The Great Fat Debate

December 29, 2011

To eat fat? Or not to eat fat? That is the burning question plaguing many Americans these days. But new research is changing the way we view (and eat) fats, and helping consumers to face dietary challenges from a more empowered point of view.

As families across the country gather to celebrate this holiday season and into 2012, they will be treated to a variety of delicious – and likely caloric – foods. These are, of course, the types of celebrations that most people look forward to all year. For many of us, however, holiday time also presents a stressful challenge to keep our waistlines from expanding.

To eat fat? Or not to eat fat? That is the burning question plaguing many Americans these days. But new research is changing the way we view (and eat) fats, and helping consumers to face dietary challenges from a more empowered point of view. 

Remember the 90’s? Back then, the recommendation was to strictly follow a diet low in fat, saturated fat and cholesterol. Eating “low fat” became a mantra to dieters everywhere. Today, though, researchers are telling a very different story. We now understand that “good” fats are not simply good for you, they are actually essential to keeping our bodies healthy and in balance. 

“We still see residual effects from decades past when ‘low-fat’ (regardless of a food’s complete nutritional profile) became synonymous with ‘healthy'. Unfortunately, the low-fat mantra is a tough one for many consumers to let go of, and it continues to obscure the beneficial role of fats in our health. That said, I think it’s critical for nutrition professionals to meet this challenge head-on by engaging consumers and promoting the message that healthful fats should be revered in the diet, not feared,” says Kris Sollid, RD, Manager, Nutrients at the International Food Information Council (IFIC).

Instead of removing fats from your diet completely, health professionals now recommend that consumers strive to replace their saturated and trans-fats (fats that are solid at room temperature, like butter, margarine and fatty cuts of meat) with healthier unsaturated fats (fats that are liquid at room temperature, like olive, soybean and canola oils, and fats in fish, tree nuts, avocado and flax seeds).

Fats are important a variety of reasons. Firstly, fats are satisfying, providing a feeling of fullness and adding a flavor, texture and consistency to foods that we like – and expect. Secondly, fats play a crucial role in human health. Fats are found in the wall of each cell in our bodies, and they are critical components of brain and nervous tissue. Additionally, fats are used to make hormones that affect blood pressure, blood clotting, immune function and smooth muscle contraction. And without fats, we would not be able to properly absorb fat-soluble nutrients like vitamin A, D, E and K, and the range of carotenoids (nutrients in foods like carrots and sweet potatoes).

When consumed regularly, as part of a balanced diet, unsaturated fats may help lower LDL cholesterol (the kind you want less of) and raise HDL cholesterol (the “good” kind). There are two types of unsaturated fat: monounsaturated fat and polyunsaturated fat. While it has long been known that linoleic acid (LA) and alpha-linolenic acid (ALA) are essential fatty acids which must be obtained from the diet, we now also know that very long chain omega-3 polyunsaturated fats, found in fatty fish and certain algae, are the most protective against sudden cardiac death; ALA, found in the oil portion of flaxseed, soybeans, walnuts, and other plants, may be heart-protective; LA, an omega-6 fatty acid found in soybeans, corn and sunflowers, provide cell structural support, have beneficial effects on coronary heart disease, and are important for cell signaling in the brain, eyes and kidneys.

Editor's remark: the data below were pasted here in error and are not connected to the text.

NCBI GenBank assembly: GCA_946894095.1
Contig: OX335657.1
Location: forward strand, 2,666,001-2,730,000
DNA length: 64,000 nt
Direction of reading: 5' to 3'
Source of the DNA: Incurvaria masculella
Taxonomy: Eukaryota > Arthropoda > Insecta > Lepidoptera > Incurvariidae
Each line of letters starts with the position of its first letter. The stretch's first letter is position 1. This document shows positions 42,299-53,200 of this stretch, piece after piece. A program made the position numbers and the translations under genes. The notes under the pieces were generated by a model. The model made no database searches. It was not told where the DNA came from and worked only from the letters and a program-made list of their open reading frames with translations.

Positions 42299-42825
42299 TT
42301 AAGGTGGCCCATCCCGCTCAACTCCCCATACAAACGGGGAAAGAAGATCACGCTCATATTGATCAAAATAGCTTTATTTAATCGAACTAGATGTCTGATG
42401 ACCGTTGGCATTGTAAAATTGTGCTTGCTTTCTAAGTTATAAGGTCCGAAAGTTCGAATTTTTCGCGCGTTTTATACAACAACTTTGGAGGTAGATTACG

While some research suggests that there may be an optimal omega-6 to omega-3 ratio, and some believe that omega-6 consumption should be reduced, health professionals are now recommending that omega-3 consumption, especially from fish, simply be increased to the levels set out by dietary guidance. The IFIC Foundation 2011 Food & Health Survey found that while over half of Americans consider fish oils and omega-3 fatty acids to be healthful, only 1 in 10 said the same about monounsaturated (MUFA) and polyunsaturated fats (PUFA), which are the important fats found in fish, nuts, and vegetable oils. The irony here, says Sollid, is that omega-3’s are a type of PUFA; it’s just that most consumers haven’t made that connection yet. 

“The calorie issue is also relevant when we talk about food because a key component to good health is staying within your individual calorie needs. It’s also important for good health to get adequate nutrients from the calories we consume,” says Sollid.  

The Institute of Medicine (IOM) Macronutrients Report estimated the Acceptable Macronutrient Distribution Range (AMDR) for fat to be 20-35% of total energy. This value has since been adopted by both the 2005 and 2010 Dietary Guidelines for Americans. 

Ultimately, the good news on “good” fats is not a license to pig out at your New Year’s dinner. Calorie reduction (combined with exercise) is still the best way to improve weight loss efforts. Replacing bad fats with good fats won’t help you out if weight loss is your goal. Replacing bad fats with good fats, however, can lead to better health. Now that is something worth celebrating.

“The truth is that we need fat in our diet, but we need to focus on consuming the right types of fat. It’s imperative that we not only provide credible information to consumers, but that we also provide positive, actionable ways to include more of these healthful fats in the diet,” says Sollid.